Qandil was not alone in seeing the later days of the Mubarak regime in a light similar to that of the monarchy before the July 1952 revolution/coup: a corrupt king/president, surrounded by a corrupt family, accompanied by a severe deterioration in Egypt’s regional and international standing (Palestine war/invasion of Iraq) and a compounding of social crises in the form of worker strikes and anti-regime demonstrations. It was not hard to glean Qandil’s understanding of the solution to this dilemma—namely, another move by the army to destroy Mubarak’s “inheritance project,” which was meant to extend the lifetime of his corrupt regime by handing over power to his son, Gamal. There is no doubt that Qandil’s view demonstrates farsightedness and deep understanding of the interactions of the state and society in Egypt. The country truly was at the cusp of a revolution, and its success would have been impossible had the army not abandoned Mubarak. This is why it is possible to say that Qandil had predicted that “the people and the army [would be] one hand” against Mubarak and his regime many years before this slogan was set in the present tense in Tahrir Square. Other Nasserists, such as Mustafa Bakri, reflected this view through their interpretation of the January 25 Revolution as both a military coup and a popular revolution simultaneously, in spite of the contradictions surrounding this view and the resulting potential for historical inaccuracy.
In the run-up to the events of June and July 2013, Nasserist intellectuals played a crucial role in forming the anti-Brotherhood political rhetoric, aiding in the formation of a nationalist Egyptian rhetoric opposed to the language of political Islam and pan-Islamism. They also played a crucial role in phrasing the country’s political struggle as yet another struggle for national independence (from the United States and the West chiefly, with snippets of Sadat-inspired anti-Palestinian—as represented by Hamas and the Gaza Strip—rhetoric). They also played a significant role in the media, talking about the army’s removal of Morsi on 3 July 2013 as being a move in support of a popular revolution, or what may be considered a corrective coup to put the revolution back on track after power was lost to the Muslim Brotherhood. This new Nasserism shone through, so to speak, in a number of statements that created the political framework for removing the Brotherhood from power through army intervention supported by the mass revolutionary uprisings that filled the country’s various squares. These statements included saving the modern/civil state in Egypt from the Brotherhood and their supporters and saving the country from civil conflict and strife. With the rising political conflict both before and after the clearing of the Rabea al-Adaweya sit-in, the Nasserists, along with others, pushed the image of then-General Abdel Fattah al-Sisi as a representative of the Egyptian army on the one hand and of the popular, army-backed (or the other way around) movement on the other.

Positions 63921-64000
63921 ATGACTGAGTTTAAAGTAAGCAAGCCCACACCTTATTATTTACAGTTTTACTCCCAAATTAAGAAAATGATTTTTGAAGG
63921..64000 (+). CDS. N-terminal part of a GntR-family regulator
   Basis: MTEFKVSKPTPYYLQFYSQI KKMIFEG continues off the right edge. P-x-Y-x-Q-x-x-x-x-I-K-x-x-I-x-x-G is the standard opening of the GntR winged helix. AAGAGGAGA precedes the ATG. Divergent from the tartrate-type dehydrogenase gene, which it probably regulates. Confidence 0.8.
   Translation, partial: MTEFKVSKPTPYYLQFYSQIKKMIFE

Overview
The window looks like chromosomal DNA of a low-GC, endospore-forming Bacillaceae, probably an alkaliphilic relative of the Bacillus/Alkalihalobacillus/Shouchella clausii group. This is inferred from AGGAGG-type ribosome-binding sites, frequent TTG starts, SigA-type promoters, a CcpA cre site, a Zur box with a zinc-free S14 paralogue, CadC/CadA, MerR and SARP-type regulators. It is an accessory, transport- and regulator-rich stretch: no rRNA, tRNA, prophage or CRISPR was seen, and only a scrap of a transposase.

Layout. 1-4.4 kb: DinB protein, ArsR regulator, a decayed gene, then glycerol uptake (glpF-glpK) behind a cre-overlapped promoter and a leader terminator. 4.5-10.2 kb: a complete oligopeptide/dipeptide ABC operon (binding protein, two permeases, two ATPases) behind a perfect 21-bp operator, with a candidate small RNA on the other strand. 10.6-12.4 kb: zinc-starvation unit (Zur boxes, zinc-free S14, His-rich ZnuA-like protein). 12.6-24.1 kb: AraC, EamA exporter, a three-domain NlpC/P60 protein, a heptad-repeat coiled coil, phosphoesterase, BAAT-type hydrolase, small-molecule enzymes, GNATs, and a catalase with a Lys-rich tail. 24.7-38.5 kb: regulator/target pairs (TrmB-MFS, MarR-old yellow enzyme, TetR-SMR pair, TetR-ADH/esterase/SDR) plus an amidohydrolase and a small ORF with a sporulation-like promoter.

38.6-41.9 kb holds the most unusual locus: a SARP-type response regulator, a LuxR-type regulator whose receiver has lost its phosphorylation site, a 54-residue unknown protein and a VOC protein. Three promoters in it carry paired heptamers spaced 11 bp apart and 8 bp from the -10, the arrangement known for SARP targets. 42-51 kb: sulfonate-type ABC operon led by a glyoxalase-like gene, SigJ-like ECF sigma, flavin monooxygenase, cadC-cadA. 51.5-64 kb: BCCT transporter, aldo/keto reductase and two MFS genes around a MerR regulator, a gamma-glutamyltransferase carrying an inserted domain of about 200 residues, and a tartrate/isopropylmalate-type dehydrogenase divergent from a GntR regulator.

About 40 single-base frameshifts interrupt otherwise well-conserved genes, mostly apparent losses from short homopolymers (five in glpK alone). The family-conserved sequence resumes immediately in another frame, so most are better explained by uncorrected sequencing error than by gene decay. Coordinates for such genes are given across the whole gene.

Naturally, accompanying the above was the prominent presence of Nasserist politicians and unionists in the political scene. These included Hossam Eissa (as Minister of Higher Education) and famous unionist Kamal Abu-Eita (as Minister of Labor), both of whom deployed the organizational and cultural capital that they had acquired during Mubarak’s rule (and the transitional period that ensued) in support of the transition roadmap laid out by the army. They also stood up to what many saw as the Brotherhood’s efforts to push the country to the brink of chaos with its constant striving to “overturn the coup” and “return to legitimacy.” Here, early on, Nasserist terminology was used alongside that of a “war on terror” and standing up to chaos to justify the state taking back vast areas of the public sphere that had been freed up after the fall of Mubarak’s security state following the January 2011 revolution. Abu-Eita spoke of the necessity of abstaining from strikes until stability ensues, reminding workers of their national duty. This brought to light the stark contradiction that was there all along between his being a Nasserist (rising from an experience that undermined independent union action in favor of promoting economic profits for public sector workers) and—ironically—his being a unionist (as a champion of the independent unions movement that rose against the very Nasserist structures that Mubarak inherited, such as the government-sponsored General Federation of Trade Unions of Egypt). This scene was repeated no less dramatically with Eissa, who found himself standing against the independence of the very same universities and student movements (some of which are supportive of the Brotherhood) for whom he had been a champion since the end of the Mubarak era.